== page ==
Nine retail trade groups, in a letter to Congress, argue that a $7.2 billion settlement doesn’t offset rising interchange fees for merchants.
It may be a record settlement, but a number of retail associations still want deeper reforms.
Visa and Mastercard recently agreed to a $7.2 billion settlement on interchange fees. Of that, $6 billion would go to merchants and $1.2 billion would temporarily lower “swipe fees” for merchants.
But, as Reuters reports, a number of retail associations, including the National Grocers Association and the National Retail Federation, feel the agreement doesn’t go far enough because it still allows the two major credit card companies to increase interchange fees indefinitely.
So they asked Congress for help.
“The proposed settlement does nothing to resolve the failures in the electronic payment market, and continued congressional involvement in these issues is imperative,” the associations wrote in a letter released Thursday [PDF].
The groups face some opposition. Three House Republicans — California’s Ed Royce, Colorado’s Mike Coffman, and Utah’s Jason Chaffetz — recently sent a letter of their own telling members of Congress not to use the settlement as an opportunity to pass new credit card legislation.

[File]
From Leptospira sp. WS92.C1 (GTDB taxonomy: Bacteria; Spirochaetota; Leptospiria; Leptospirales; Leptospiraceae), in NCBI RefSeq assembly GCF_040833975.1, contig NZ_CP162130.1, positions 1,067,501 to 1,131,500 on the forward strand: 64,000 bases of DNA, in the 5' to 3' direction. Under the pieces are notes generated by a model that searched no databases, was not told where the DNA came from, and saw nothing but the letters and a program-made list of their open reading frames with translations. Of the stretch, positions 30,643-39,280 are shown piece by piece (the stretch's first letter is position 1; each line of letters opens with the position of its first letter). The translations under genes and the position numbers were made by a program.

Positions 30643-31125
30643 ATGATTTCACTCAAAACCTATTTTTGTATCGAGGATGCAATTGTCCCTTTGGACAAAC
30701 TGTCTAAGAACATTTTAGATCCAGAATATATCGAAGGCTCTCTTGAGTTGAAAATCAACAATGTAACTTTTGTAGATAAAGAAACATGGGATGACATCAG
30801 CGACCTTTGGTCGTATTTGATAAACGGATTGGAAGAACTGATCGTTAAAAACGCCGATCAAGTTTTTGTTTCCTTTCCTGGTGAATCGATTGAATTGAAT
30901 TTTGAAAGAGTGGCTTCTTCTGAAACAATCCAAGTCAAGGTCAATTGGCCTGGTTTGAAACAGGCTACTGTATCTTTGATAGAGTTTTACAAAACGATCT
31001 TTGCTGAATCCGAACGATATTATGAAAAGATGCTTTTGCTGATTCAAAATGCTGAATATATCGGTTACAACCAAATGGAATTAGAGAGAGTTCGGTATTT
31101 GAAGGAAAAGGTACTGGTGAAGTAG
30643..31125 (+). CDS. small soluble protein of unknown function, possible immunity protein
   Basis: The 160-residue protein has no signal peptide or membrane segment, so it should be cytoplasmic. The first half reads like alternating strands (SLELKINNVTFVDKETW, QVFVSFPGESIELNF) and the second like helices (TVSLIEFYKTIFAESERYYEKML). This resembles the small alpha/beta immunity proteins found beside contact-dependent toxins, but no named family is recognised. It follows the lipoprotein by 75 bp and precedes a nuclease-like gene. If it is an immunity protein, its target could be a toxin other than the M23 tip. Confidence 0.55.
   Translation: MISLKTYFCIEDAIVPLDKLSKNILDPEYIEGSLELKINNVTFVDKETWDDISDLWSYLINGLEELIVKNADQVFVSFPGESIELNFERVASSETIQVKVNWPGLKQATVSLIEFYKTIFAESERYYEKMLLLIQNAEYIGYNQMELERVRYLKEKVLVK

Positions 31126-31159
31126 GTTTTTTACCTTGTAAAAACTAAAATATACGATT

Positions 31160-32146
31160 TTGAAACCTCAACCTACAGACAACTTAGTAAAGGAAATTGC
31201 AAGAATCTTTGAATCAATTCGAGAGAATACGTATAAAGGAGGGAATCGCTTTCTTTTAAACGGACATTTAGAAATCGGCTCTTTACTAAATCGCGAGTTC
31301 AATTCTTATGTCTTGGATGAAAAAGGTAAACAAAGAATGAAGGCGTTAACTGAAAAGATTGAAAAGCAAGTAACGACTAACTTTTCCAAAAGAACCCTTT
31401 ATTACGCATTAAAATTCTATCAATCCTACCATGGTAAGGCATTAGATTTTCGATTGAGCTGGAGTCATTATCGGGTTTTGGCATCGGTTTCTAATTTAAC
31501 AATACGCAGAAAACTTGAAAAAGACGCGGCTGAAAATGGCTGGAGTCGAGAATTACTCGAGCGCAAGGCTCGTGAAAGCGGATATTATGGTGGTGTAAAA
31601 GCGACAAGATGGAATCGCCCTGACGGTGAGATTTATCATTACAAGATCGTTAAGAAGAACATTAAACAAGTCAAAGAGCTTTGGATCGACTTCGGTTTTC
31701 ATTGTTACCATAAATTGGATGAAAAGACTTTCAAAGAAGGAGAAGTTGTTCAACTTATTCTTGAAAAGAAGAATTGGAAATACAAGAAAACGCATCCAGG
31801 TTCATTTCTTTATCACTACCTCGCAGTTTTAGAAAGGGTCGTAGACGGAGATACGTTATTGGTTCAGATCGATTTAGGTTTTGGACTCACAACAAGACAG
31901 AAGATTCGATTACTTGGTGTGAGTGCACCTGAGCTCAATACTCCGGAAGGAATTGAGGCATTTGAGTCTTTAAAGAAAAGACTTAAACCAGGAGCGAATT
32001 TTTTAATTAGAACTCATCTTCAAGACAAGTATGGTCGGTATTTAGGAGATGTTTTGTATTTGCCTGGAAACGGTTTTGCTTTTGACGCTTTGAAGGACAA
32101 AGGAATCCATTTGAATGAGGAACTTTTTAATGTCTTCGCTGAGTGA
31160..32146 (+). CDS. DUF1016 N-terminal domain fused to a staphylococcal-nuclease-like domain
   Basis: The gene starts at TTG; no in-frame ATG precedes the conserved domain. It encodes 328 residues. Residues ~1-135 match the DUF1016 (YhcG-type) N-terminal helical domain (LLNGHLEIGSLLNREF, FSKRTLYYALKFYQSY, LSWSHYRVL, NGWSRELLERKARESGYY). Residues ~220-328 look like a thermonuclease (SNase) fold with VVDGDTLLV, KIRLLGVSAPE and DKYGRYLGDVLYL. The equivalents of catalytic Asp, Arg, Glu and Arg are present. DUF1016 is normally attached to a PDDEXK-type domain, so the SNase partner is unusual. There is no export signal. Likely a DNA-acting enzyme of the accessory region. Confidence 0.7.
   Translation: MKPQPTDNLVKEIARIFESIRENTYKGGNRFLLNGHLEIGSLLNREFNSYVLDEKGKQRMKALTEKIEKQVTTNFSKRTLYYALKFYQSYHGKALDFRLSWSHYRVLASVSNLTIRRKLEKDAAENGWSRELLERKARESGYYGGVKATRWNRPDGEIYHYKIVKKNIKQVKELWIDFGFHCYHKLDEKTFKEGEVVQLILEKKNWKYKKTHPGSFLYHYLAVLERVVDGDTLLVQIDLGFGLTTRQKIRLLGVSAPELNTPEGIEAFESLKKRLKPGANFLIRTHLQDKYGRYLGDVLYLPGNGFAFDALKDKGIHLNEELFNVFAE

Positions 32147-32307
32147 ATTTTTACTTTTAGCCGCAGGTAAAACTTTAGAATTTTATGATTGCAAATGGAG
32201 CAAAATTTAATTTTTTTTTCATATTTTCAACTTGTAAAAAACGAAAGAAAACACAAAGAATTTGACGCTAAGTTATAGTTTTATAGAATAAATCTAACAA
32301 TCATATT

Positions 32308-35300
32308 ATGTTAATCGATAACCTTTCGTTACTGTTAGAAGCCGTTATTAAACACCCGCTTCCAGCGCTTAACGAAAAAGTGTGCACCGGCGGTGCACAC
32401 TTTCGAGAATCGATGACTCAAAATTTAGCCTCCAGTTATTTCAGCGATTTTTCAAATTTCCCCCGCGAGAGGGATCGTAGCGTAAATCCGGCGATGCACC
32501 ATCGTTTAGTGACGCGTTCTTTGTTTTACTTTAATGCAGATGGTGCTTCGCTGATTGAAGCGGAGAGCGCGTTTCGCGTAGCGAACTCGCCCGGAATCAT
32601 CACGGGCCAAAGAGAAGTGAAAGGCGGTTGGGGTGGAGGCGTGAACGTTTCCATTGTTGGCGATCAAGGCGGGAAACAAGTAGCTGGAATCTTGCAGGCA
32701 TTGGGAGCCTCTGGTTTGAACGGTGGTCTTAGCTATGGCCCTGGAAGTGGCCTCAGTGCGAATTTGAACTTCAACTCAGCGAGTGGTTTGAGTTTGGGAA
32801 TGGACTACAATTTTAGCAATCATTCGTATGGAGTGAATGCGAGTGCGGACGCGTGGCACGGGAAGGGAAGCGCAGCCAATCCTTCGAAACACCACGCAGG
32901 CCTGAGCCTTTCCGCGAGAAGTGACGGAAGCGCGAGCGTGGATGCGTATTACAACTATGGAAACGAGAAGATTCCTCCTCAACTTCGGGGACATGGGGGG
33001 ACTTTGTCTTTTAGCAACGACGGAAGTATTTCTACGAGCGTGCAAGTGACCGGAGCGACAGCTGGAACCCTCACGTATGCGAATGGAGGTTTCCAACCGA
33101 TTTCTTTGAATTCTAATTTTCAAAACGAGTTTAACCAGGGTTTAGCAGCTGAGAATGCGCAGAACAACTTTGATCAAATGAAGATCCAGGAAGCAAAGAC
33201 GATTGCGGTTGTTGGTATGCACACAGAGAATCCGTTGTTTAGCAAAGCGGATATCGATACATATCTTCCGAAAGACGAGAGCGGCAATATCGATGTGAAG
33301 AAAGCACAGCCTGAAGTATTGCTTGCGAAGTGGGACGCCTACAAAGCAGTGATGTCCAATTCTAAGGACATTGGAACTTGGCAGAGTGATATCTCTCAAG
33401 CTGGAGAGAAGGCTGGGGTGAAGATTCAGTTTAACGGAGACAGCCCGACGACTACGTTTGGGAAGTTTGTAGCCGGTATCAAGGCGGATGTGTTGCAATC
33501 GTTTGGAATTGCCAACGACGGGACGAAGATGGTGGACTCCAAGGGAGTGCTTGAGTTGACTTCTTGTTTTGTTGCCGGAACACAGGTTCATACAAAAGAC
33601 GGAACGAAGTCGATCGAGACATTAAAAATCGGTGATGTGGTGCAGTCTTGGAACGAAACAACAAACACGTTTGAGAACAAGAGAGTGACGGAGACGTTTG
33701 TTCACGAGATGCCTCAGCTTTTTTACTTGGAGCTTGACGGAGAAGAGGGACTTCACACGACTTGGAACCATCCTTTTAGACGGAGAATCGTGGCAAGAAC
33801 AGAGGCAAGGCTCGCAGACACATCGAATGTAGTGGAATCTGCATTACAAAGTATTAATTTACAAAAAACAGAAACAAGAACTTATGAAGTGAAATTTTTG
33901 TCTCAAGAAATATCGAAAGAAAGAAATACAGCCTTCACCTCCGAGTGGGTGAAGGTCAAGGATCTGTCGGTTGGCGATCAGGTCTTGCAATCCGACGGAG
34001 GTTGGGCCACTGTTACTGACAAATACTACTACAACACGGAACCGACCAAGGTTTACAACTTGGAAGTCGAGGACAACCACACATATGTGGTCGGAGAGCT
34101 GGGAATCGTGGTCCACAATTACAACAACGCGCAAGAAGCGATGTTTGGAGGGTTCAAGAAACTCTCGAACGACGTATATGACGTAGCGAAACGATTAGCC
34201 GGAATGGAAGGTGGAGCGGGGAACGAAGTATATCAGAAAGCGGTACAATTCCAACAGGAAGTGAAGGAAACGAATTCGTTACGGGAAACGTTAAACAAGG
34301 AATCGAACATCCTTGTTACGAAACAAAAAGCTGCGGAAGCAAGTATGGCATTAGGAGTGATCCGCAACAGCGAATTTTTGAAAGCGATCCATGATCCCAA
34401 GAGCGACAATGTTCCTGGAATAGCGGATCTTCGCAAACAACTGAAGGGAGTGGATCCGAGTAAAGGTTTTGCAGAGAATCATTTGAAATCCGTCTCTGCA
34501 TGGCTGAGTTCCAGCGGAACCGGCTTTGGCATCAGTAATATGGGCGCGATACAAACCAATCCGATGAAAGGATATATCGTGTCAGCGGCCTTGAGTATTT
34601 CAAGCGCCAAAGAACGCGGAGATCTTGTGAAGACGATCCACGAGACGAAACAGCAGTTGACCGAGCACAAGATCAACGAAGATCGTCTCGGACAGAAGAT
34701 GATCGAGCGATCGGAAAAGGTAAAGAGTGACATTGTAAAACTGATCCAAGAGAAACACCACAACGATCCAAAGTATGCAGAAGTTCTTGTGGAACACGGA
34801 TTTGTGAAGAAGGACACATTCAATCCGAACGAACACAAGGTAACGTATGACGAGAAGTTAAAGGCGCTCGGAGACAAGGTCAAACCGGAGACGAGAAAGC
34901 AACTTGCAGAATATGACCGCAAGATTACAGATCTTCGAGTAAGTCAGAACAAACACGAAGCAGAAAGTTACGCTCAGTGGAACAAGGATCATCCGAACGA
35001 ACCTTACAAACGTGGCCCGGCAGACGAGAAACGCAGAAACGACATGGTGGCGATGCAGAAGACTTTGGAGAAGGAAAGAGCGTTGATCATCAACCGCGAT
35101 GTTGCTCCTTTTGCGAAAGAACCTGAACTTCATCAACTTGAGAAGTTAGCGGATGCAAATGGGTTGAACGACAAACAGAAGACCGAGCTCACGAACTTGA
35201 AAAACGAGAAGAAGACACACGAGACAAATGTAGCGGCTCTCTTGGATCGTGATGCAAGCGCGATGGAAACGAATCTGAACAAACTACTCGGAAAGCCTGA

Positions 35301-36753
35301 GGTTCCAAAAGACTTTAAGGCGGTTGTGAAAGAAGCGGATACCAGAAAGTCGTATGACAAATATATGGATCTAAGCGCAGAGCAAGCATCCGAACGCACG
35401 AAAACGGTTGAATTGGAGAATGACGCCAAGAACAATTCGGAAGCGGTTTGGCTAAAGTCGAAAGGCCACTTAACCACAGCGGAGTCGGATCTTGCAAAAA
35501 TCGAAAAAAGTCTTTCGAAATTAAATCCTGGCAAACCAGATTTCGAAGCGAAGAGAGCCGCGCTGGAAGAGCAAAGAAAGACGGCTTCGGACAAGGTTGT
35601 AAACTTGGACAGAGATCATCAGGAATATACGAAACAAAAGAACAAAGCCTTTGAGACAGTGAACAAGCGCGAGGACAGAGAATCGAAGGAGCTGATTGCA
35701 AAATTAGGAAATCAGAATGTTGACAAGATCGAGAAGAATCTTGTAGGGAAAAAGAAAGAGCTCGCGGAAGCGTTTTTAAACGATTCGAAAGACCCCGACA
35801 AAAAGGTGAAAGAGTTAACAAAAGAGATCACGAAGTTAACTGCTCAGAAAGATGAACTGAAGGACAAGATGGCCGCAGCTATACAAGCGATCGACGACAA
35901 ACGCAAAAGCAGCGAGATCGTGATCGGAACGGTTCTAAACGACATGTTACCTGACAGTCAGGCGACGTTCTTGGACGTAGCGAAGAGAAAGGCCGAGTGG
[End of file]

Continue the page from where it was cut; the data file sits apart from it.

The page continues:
The settlement, announced in July but still subject to court approval, would take effect in 2013 and allows merchants to add surcharges on credit card transactions, CNN Money reported. Some retailers, such as Kroger, support the surcharges, saying they make charges for consumers more transparent.
Mastercard spokesman Jim Issokson told Reuters he’s confident the deal will go through but notes that the judge in the antitrust case, U.S. District Court Judge John Gleeson, will have the final say.